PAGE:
Hi {First}, since you’re working remotely for the first time, I thought you might find our work-from-home guide helpful — #45 and #53 made me think of you. Let me know if you’d like to chat about it. –{Sender} 

Looking for more on helping over text message before you get to the ask? Check out our article on the Give, Give, Give, Ask strategy.

Is automation making you look like a jerk?

Recently, a beloved bookstore in Portland, Oregon, accidentally sent out a social media message at the beginning of the recent protests in the city. The message had been automated to go out before the protests began, but emerging in the midst of the city’s unrest, the bookstore came off as tone-deaf and out of touch to its fans, many of whom responded to the post with hurt and outrage.

Things have been changing so rapidly in 2020 that it can be even easier to make these kinds of inadvertent mistakes.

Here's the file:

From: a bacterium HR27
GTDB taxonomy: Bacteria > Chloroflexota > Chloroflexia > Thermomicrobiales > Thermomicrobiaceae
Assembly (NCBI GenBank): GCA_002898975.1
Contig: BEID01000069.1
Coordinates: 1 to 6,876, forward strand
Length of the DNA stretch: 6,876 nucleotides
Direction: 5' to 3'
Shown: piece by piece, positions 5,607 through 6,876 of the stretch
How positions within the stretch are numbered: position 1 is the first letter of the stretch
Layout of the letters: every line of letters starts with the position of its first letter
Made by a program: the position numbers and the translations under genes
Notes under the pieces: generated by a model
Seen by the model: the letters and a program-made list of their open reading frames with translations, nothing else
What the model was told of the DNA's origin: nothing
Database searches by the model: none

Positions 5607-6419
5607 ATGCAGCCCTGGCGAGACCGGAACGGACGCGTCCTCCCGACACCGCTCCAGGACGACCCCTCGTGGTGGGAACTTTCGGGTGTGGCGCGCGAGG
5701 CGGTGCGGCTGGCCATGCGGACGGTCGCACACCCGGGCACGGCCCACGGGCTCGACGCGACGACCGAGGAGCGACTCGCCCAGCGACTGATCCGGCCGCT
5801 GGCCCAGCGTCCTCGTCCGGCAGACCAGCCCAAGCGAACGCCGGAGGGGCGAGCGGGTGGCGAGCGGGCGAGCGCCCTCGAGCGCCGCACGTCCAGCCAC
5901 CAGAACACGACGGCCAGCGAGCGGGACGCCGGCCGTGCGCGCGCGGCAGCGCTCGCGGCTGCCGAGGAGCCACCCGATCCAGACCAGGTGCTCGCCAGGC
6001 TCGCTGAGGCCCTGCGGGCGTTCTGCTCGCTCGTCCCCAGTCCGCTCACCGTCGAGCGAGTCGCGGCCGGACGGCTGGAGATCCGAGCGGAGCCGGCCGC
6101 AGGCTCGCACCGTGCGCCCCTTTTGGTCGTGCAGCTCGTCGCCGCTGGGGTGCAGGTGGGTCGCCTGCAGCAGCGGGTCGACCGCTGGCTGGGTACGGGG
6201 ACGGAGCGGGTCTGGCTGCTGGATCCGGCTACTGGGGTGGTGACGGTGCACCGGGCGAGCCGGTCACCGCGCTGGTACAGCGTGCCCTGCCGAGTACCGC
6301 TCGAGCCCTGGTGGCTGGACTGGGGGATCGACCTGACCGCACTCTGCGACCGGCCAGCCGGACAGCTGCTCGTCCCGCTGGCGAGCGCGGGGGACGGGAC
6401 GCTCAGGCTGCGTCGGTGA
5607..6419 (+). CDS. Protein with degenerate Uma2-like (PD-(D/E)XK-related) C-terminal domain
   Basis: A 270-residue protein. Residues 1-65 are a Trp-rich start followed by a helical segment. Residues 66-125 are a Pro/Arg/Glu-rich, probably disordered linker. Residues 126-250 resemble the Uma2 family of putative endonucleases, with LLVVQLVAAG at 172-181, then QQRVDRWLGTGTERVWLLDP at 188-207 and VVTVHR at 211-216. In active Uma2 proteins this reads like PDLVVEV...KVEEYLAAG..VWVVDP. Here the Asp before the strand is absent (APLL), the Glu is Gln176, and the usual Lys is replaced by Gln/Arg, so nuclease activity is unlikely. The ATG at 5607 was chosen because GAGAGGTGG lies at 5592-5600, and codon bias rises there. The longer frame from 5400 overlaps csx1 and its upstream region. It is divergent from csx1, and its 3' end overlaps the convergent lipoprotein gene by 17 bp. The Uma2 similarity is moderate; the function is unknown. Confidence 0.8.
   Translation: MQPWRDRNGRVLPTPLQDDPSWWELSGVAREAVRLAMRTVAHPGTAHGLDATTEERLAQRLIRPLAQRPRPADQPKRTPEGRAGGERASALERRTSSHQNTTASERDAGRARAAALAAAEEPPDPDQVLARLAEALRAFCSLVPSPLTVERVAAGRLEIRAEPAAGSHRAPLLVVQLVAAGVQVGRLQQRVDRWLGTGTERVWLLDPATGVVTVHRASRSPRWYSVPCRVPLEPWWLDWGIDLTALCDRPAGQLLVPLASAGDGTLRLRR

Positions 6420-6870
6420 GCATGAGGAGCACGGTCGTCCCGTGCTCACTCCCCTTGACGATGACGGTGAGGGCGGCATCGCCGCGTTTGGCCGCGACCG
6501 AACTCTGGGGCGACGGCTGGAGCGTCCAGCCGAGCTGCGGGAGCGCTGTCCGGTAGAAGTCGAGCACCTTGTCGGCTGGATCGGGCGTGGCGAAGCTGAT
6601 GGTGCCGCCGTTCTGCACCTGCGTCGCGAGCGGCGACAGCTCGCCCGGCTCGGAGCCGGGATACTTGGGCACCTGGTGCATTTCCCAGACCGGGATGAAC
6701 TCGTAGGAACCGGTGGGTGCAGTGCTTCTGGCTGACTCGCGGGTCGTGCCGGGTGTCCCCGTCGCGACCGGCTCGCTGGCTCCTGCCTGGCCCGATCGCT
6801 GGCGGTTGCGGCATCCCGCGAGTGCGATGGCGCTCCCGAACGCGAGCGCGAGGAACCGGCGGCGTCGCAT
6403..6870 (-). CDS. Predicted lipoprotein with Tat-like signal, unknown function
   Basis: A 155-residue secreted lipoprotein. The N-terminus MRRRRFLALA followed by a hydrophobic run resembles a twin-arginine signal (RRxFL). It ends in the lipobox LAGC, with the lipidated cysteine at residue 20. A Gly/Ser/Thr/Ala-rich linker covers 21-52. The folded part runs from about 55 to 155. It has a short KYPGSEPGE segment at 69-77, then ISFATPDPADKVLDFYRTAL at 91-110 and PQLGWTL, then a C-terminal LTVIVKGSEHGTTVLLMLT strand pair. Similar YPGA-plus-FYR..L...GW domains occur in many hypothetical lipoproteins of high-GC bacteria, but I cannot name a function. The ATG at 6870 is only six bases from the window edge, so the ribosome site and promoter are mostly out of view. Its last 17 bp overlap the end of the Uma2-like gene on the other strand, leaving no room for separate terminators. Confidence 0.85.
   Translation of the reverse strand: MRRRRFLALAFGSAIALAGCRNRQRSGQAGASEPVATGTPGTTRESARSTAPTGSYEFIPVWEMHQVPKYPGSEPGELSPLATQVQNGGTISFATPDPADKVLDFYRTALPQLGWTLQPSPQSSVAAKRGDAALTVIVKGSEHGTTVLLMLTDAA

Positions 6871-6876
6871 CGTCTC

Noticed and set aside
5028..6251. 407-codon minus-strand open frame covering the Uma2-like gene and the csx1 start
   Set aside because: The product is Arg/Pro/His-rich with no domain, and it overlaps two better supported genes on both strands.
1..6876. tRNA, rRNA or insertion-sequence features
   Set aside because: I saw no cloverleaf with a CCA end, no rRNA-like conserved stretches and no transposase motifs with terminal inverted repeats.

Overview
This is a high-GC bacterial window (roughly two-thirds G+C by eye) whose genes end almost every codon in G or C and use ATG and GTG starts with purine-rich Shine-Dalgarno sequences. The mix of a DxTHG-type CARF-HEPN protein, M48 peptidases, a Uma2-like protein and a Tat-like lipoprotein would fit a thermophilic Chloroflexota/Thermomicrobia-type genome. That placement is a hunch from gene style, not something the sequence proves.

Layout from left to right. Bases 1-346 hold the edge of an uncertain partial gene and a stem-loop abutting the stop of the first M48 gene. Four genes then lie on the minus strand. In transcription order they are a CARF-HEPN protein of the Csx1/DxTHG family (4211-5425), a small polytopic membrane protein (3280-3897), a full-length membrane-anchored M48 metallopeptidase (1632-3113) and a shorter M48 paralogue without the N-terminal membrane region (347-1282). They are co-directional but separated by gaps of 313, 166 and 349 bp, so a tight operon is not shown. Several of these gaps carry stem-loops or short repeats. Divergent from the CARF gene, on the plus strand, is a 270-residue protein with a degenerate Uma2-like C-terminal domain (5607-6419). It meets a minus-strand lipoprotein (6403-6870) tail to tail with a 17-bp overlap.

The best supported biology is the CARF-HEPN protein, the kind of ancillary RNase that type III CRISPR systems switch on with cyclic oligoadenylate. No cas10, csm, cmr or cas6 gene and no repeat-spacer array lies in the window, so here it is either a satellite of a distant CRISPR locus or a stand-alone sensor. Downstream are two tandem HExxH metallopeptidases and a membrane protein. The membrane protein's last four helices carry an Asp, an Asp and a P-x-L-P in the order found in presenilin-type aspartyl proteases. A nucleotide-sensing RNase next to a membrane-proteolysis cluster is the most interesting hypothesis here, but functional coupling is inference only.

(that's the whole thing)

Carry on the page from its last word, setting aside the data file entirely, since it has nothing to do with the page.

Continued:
Normally, we are huge proponents of automation. It can help you start hundreds of conversations with your audience, quickly, and it takes away the busywork of outreach so your team can focus on real conversations.

But, right now, with emotions running high and so many things changing on a daily basis, automated messages can quickly become time-deaf, irrelevant, or even offensive. For these reasons, with the exception of neutral outreach like appointment setting, we recommend taking a break from your regularly scheduled automation until you can be sure that all your outreach is timely and meaningful.

But, when you go for automating, here are some must-follow guidelines.

  • Regularly audit your scheduled messages to make sure they’re still relevant to your audience.
  • Use personalized automation to start 1:1 conversations with large groups. 
  • Stick to targeted manual outreach to individualize the sales and recruiting process and deepen relationships. 
  • Make sure your ongoing automated messages are as evergreen as possible, free from references to time-sensitive events and activities.

Looking for more tips on how to connect better over text messaging? Check out our article on how to use a conversational approach to business text messaging to boost your response rates.